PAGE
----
• What A Day To Start A Health Radio Show

    Posted April 24, 2013: by Bill Sardi

    What a day to launch a health radio show!  I’m positioning the show to be skeptical (not cynical) of modern medicine’s many self-acclaimed successes and I don’t need to make up any sensationalist headlines to make my point. Lo and behold, a number of damning reports are published on the very same day the Bill Sardi Health & Wealth Show is launched on KLAV 1230 AM (Las Vegas)!

    Modern Medicine’s Most Common Mistake: Misdiagnosis

    That is the word issued today from a Johns Hopkins University School of Medicine report – that misdiagnosis is the most common reason for a payout of malpractice claim, more than surgical mistakes or medication errors. The report estimates there are 80,000 to 160,000 people suffering significant injury or death from misdiagnosis annually. This does not include over-diagnosis or outright needless care that is delivered without harm.   The bill for needless, wasteful and outright fraudulent health care was estimated to exceed $700 billion in 2009.

    Prescribed drugs kill more than illicit drugs

    While the public hears of deaths due to overdoses of illicit drugs like heroin and cocaine, over 50% of drug-related deaths appear to be due to doctor-prescribed medications, particularly pain relievers like Oxycontin and Vicodin.  An estimated 40,000 deaths a year are attributed to these Rx medications.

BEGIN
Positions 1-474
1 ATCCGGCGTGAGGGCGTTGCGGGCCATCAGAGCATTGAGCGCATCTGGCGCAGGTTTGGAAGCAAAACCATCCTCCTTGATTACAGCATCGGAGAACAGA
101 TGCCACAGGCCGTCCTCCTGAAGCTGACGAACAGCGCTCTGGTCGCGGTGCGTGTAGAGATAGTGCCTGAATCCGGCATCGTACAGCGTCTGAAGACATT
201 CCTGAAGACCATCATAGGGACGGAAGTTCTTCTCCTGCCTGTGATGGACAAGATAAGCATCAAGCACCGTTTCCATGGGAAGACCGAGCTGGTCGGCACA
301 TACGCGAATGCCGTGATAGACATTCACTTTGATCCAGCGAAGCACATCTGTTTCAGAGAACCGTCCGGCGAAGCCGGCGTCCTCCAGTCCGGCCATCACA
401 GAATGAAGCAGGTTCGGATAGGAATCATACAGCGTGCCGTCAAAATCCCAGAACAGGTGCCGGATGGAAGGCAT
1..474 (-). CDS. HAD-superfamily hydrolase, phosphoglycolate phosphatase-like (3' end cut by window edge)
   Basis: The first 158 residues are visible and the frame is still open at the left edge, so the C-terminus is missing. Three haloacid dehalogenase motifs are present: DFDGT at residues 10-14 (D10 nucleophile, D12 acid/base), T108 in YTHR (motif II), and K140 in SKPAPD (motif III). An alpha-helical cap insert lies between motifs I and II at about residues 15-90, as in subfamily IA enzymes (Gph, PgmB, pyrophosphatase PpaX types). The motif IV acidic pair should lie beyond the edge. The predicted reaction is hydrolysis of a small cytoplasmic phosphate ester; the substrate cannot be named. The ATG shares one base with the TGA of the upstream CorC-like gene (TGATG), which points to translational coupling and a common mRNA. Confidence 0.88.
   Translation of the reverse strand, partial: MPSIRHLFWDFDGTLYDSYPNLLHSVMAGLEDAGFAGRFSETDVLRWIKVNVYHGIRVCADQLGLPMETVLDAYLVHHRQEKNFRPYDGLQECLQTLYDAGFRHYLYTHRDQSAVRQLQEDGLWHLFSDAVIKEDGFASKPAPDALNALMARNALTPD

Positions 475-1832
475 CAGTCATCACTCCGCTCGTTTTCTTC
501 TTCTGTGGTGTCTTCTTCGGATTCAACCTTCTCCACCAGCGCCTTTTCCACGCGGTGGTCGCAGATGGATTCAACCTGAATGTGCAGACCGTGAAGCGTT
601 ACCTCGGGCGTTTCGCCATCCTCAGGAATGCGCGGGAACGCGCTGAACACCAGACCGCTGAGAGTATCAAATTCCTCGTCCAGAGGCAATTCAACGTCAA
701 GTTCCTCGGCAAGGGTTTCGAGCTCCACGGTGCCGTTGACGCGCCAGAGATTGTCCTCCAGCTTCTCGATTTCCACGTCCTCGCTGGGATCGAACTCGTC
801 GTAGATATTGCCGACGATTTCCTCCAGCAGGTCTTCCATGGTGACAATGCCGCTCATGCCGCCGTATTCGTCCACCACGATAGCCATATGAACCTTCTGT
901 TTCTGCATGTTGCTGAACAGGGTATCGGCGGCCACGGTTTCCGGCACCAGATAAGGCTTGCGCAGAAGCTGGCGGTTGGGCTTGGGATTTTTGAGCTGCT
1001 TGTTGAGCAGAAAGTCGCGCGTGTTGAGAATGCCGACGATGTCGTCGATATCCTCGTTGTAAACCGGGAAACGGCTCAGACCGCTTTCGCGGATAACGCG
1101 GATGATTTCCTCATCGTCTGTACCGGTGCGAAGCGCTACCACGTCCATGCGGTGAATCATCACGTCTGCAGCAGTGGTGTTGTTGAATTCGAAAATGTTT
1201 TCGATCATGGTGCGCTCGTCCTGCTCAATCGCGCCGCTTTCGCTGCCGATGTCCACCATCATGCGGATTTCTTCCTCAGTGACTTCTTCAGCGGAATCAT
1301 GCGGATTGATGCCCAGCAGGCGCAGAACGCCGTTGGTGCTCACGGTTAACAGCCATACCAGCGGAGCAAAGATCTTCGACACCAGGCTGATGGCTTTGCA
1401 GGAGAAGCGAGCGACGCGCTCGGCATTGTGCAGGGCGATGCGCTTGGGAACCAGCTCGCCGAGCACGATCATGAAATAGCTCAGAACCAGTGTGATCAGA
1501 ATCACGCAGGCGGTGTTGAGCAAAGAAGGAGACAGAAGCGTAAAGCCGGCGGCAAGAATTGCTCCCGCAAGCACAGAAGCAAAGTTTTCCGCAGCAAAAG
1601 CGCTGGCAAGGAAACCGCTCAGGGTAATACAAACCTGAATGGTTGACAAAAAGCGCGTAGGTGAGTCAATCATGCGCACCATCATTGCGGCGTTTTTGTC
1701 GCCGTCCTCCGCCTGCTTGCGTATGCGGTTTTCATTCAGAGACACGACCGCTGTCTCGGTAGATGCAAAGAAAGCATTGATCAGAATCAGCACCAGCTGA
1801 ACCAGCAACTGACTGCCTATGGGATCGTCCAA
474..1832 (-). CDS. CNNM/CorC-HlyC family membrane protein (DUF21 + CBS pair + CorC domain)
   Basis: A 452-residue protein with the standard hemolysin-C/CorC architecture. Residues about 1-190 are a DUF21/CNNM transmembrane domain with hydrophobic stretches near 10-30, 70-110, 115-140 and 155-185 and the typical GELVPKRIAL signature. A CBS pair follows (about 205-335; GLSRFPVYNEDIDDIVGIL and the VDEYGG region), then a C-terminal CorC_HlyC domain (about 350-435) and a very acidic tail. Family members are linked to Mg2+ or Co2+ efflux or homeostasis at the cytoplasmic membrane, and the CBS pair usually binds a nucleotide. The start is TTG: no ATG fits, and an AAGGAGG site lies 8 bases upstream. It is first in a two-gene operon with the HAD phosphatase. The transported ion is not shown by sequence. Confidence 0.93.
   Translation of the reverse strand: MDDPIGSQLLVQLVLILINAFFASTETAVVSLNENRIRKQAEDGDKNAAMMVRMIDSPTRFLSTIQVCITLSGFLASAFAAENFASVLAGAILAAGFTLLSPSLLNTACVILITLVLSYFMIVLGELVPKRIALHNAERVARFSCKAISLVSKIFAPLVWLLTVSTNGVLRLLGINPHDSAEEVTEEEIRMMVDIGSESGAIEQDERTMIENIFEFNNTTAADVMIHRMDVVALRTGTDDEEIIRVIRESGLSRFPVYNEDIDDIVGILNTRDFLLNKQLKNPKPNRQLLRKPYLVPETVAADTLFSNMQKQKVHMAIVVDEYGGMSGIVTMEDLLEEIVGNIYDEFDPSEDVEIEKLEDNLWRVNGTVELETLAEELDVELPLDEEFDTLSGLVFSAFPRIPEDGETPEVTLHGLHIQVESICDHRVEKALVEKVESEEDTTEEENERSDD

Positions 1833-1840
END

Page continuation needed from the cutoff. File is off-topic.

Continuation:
Congress bought off and handed drug companies billions

    Then later in the day it was revealed Congress was bought off in 2006 and approved a Medicare drug plan that forbid Medicare from buying drugs at the best price.  This turned out to be a $711 billion give away to the top drug companies over the past decade.  Profits soared by 34% for Big Pharma.  Several Senators have now introduced a bill that would put drugs prescribed under Medicare coverage to be put out for bid – this would save over $140 billion a year.

    A news report says half of the Medicare population lives on annual incomes of $22,500 or less and on average, people with Medicare spend 15% of their total incomes on health care.  An example was provided of a man who lives on $1400 a month and spends $500 of that on prescription drugs.

    Drugs that lower numbers but not deaths

    Then Forbes Magazine published a report questioning the FDA’s acceptance of what are called “surrogate end points” in the approval of blood pressure-lowering drugs.  Yes, these drugs lower blood pressure, but do they prevent strokes and reduce the number of deaths?  Sadly, many times, no.

    Are hearts failing or is modern medicine failing

    As if all this wasn’t enough, the American Heart Association predicts the number of Americans with heart failure will double over the next two decades due to prolonged lifespans.  About 5 million Americans suffer from heart failure now and this figure will rise to 8 million by the year 2030.  Yet modern medicine doesn’t concede many of its popularly-prescribed drugs for heart failure actually induce the disease by causing a vitamin deficiency.

    Ah, American medicine, don’t you just love it. And the masses clamor for more of it. Bring on Obamacare so more can have it.  The uninsured don’t know what they are missing. Copyright 2013 Bill Sardi, Knowledge of Health, Inc.

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